Exercise 12.2

Activation maximization

In this task, we use the approach of activation maximization to visualize to which patterns features of a CNN trained using on MNIST are sensitive. This will give us a deeper understanding of the working principle of CNNs.

In [3]:
import tensorflow as tf
from tensorflow import keras
import numpy as np
import matplotlib.pyplot as plt

KTF = keras.backend
layers = keras.layers

print("keras", keras.__version__)
keras 2.4.0

Download and preprocess data

In [2]:
(x_train, y_train), (x_test, y_test) = keras.datasets.mnist.load_data()
x_train = x_train.astype(np.float32)[...,np.newaxis] / 255.
x_test = x_test.astype(np.float32)[...,np.newaxis] / 255.
y_train = keras.utils.to_categorical(y_train, 10)
y_test = keras.utils.to_categorical(y_test, 10)

Set up a convolutional neural network with at least 4 CNN layers.

In [ ]:
model = keras.models.Sequential()


compile and train model

In [ ]:

results = model.fit(x_train, y_train,

Implementation of activation maximization

Select a layer you want to visualize and perform activation maximization.

In [ ]:
gradient_updates = 50
step_size = 1.

def normalize(x):
    '''Normalize gradients via l2 norm'''
    return x / (KTF.sqrt(KTF.mean(KTF.square(x))) + KTF.epsilon())

In the following, implement activation maximization to visualize to which patterns a specific feature map is sensitive:

  • Start from uniform distributed noise 'images' (note that the shape has to be (1, 28, 28, 1), as we use a batch size of 1).
  • Choose one specific feature map using 'filter_index'.
  • Create a scalar loss as discussed in Chapter 12 (maximize the average feature map activation).
  • Thereafter, add the calculated gradients to your start image (gradient ascent step) and repeat the procedure using gradient_updates = 50. You can calculate the gradients using the following expressions:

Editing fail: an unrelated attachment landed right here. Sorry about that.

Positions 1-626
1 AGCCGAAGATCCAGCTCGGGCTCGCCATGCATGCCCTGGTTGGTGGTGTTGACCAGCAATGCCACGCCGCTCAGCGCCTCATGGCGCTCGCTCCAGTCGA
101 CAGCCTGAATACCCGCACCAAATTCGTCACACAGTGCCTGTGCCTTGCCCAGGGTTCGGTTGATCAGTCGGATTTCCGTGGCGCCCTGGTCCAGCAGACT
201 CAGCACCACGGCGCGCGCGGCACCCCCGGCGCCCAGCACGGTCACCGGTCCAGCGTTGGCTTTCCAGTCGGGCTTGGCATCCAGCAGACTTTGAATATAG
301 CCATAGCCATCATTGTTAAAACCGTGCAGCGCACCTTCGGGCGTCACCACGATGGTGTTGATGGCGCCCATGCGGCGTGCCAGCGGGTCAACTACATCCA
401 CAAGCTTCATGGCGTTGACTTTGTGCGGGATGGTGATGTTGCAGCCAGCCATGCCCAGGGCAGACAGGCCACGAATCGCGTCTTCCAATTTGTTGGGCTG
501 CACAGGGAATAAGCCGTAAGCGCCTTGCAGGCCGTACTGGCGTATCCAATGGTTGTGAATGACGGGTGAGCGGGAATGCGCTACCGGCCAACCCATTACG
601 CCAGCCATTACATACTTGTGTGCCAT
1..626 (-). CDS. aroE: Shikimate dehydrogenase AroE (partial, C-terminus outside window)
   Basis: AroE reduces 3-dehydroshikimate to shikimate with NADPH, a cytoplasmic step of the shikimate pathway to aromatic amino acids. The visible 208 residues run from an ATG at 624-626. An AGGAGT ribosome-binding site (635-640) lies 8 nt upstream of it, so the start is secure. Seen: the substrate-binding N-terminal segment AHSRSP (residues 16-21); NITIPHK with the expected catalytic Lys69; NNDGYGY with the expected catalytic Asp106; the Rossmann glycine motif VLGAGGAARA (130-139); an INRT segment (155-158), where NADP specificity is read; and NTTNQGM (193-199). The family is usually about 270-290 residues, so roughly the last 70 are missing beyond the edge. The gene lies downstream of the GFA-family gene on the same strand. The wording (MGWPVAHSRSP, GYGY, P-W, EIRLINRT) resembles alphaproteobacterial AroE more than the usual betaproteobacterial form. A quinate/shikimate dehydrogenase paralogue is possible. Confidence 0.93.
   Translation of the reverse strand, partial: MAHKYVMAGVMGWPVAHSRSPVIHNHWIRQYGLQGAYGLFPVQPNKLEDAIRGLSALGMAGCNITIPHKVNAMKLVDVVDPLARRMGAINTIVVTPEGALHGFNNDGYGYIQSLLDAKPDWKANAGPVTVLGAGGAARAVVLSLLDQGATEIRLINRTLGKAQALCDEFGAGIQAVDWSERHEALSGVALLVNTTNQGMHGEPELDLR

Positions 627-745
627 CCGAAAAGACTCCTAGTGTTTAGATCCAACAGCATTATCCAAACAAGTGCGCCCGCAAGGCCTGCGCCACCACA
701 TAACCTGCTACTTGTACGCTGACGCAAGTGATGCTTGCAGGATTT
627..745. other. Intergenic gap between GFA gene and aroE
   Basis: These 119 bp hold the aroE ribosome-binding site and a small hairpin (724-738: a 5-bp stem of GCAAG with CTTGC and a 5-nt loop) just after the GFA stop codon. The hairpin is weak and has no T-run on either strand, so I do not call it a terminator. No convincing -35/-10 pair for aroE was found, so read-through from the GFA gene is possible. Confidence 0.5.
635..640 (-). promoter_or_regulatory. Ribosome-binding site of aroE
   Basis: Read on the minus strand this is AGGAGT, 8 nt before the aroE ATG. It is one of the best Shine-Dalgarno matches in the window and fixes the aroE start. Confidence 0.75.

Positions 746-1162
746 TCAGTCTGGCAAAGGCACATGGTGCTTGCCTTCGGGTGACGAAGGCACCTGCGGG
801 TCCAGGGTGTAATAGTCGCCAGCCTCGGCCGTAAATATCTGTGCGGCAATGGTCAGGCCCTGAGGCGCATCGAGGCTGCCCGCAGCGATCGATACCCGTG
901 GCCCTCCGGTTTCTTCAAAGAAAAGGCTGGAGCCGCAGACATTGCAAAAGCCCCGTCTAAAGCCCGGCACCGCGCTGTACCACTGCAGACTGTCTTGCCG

with tf.GradientTape() as gtape: grads = gtape.gradient(YOUR_OBJECTIVE, THE_VARIABLE_YOU_WANT_TO_OPTIMIZE) grads = normalize(grads)

  • Finally, implement the gradient ascent step (you may use assign_sub or assign_add to adapt the parameters) and perform 50 updates.

Remember to construct a Keras variable for the input (we want to find an input that 'maximizes' the output, so we build an input that holds adaptive parameters which we can train using TensorFlow / Keras) The following code snippet may help you to implement the maximization:

In [ ]:
visualized_feature = []
layer_dict = layer_dict = dict([(layer.name, layer) for layer in model.layers[:]])
layer_name = "conv2d_3"

layer_output = layer_dict[layer_name].output
sub_model = keras.models.Model([model.inputs], [layer_output])

for filter_index in range(layer_output.shape[-1]):  # iterate over fiters

    print('Processing filter %d' % (filter_index+1))
    input_img = KTF.variable([0]) # instead of '[0]' use noise as the (start) input image with correct shape

    for i in range(gradient_updates):

        with tf.GradientTape() as gtape:
            # define a scalar loss using Keras.
            # remember: You would like to maximize the activations in the respective feature map!
            loss = 0  # <--: define your loss HERE

Plot images to visualize to which patterns the respective feature maps are sensitive.

In [ ]:
def deprocess_image(x):
    # reprocess visualization to format of "MNIST images"
    x -= x.mean()
    x /= (x.std() + KTF.epsilon())
    # x *= 0.1
    x += 0.5
    x *= 255
    x = np.clip(x, 0, 255).astype('uint8')
    return x
In [ ]:

for i, feature_ in enumerate(visualized_feature):
    feature_image = deprocess_image(feature_)
    ax = plt.subplot(8,8, 1+i, )
    plt.title("feature %s" % i)